The whole thing is worth a read, but Brian beautifully articulates the tension between the utility and place of criticism in the two paragraphs below:
"On one hand I know it’s not nice to criticize, and in most cases I prefer to see people actually doing things and making mistakes, rather than over-thinking plans and talking about hypotheticals and going nowhere. Criticism like mine can stifle action which is not something I want to do.
On the other hand I think a lot of us have ideas and suggestions that are worth considering and the last thing I want is everyone going along with mediocre projects to get along."The agony over how to address the frustration is a pain I share with Brian; as a creative person myself I'm often quick to lose enthusiasm when ideas don't manifest themselves as "creatively" as I believe they could be realized. It's not that I believe "my" ideas are the best, it's just that I'm a fan of thoroughly exploring a number of ways to make things happen – in the end, I like to know why certain choices were made, which ones were rejected, and the overall story of how we got to where we ended up. This is where you'll earn my support.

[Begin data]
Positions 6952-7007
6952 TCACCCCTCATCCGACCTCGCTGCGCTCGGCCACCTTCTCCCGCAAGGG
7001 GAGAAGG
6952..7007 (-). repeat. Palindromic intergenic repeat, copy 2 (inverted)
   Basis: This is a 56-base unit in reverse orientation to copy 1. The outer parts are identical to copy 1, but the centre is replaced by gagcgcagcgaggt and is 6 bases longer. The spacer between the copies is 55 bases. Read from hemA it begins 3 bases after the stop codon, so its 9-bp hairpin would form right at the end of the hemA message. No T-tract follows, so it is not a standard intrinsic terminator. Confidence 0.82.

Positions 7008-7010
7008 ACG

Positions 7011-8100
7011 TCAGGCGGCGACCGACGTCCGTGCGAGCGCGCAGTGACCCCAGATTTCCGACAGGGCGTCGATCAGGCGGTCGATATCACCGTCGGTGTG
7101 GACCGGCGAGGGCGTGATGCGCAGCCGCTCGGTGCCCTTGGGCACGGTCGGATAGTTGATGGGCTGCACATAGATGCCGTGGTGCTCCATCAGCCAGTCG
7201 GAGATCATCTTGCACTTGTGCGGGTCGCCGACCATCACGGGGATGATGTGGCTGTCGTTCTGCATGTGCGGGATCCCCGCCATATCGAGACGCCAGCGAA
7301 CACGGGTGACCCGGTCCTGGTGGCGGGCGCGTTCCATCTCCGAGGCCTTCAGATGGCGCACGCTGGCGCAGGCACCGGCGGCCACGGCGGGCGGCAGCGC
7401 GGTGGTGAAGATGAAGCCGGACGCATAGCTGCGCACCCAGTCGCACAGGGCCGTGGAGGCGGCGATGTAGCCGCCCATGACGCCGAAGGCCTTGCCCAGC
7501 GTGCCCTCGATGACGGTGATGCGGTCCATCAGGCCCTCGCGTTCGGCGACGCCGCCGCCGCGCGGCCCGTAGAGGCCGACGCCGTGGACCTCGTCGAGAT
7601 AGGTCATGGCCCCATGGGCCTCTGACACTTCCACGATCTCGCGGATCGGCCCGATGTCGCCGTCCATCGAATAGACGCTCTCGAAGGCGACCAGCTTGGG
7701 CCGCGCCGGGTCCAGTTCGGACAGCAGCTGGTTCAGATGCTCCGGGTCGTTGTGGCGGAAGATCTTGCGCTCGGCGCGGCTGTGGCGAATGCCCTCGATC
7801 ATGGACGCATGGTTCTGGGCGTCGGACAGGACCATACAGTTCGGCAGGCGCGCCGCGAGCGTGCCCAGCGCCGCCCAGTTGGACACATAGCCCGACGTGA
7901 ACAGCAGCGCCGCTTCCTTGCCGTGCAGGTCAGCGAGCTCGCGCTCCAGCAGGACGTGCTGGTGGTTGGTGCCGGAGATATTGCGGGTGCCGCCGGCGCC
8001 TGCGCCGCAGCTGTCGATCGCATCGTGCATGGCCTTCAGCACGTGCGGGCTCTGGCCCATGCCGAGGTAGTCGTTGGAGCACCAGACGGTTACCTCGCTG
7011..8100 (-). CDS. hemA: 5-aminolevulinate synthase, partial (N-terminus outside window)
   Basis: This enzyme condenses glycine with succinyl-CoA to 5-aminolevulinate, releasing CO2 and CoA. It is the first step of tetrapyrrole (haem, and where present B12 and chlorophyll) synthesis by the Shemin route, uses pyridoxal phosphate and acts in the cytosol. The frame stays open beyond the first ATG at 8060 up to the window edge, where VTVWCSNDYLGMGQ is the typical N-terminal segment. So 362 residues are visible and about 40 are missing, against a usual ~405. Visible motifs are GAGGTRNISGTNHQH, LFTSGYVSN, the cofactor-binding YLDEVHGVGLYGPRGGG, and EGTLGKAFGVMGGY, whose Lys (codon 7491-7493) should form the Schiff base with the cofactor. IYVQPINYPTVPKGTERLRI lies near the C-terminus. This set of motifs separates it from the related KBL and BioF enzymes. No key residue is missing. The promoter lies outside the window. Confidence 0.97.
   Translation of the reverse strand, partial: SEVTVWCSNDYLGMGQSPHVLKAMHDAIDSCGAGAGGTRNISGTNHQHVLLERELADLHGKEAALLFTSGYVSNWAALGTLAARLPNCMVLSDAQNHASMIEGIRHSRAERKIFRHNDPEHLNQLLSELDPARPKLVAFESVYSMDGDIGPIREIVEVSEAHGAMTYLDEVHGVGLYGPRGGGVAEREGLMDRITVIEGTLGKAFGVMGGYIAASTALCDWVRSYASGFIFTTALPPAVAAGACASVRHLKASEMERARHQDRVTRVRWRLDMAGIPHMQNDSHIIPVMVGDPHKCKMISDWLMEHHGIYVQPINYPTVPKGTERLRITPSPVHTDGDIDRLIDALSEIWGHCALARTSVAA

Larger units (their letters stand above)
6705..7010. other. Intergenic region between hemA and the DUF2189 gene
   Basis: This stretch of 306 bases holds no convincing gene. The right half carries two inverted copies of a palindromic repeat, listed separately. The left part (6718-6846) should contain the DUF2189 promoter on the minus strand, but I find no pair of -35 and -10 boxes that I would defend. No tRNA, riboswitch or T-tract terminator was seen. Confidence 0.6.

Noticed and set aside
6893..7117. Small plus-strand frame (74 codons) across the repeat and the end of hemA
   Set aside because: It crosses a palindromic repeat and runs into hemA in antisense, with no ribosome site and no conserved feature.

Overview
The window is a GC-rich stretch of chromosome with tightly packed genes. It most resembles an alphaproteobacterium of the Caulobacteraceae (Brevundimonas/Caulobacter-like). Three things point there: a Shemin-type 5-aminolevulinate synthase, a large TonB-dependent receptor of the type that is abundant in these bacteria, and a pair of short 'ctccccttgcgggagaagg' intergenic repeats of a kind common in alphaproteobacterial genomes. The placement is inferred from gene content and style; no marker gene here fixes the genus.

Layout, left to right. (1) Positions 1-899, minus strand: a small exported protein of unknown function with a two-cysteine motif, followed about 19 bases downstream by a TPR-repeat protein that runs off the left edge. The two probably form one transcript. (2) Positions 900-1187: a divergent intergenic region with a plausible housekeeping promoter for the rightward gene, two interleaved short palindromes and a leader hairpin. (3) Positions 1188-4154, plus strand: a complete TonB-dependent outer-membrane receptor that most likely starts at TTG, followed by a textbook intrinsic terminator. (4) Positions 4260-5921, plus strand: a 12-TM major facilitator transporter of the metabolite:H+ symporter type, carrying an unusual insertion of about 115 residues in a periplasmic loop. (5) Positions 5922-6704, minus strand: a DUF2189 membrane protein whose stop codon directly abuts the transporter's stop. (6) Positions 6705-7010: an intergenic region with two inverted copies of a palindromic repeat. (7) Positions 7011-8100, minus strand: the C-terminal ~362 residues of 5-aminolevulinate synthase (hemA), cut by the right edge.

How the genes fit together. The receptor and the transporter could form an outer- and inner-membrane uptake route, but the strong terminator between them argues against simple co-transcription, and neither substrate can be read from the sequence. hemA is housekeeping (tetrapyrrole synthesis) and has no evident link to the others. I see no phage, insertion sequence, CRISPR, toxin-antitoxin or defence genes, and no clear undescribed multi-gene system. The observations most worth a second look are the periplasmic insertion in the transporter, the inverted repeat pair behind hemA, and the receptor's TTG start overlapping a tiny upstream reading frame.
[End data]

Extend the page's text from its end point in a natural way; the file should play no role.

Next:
Call it the designer in me, but I'm a sucker for the process.
So when Brian suggests later on in his piece that lending support is perhaps as easy as lending a hand, my hat goes off to him: finding a way to get more people involved in "making things happen" right from the start rarely fails to increase ownership and in the end, support.
It's a simple concept to grasp, and it's by no means a "new idea" – but it's an effort I truly believe we need to
The next time you're about to set to work on a project – any project – throw your invitation to contribute as wide as you can. If it's support you're after, find it before your project goes public. Don't worry about too many voices slowing things down – you'll have to deal with those voices eventually anyway.
Many hands make more than light work – they make proud parents of us all.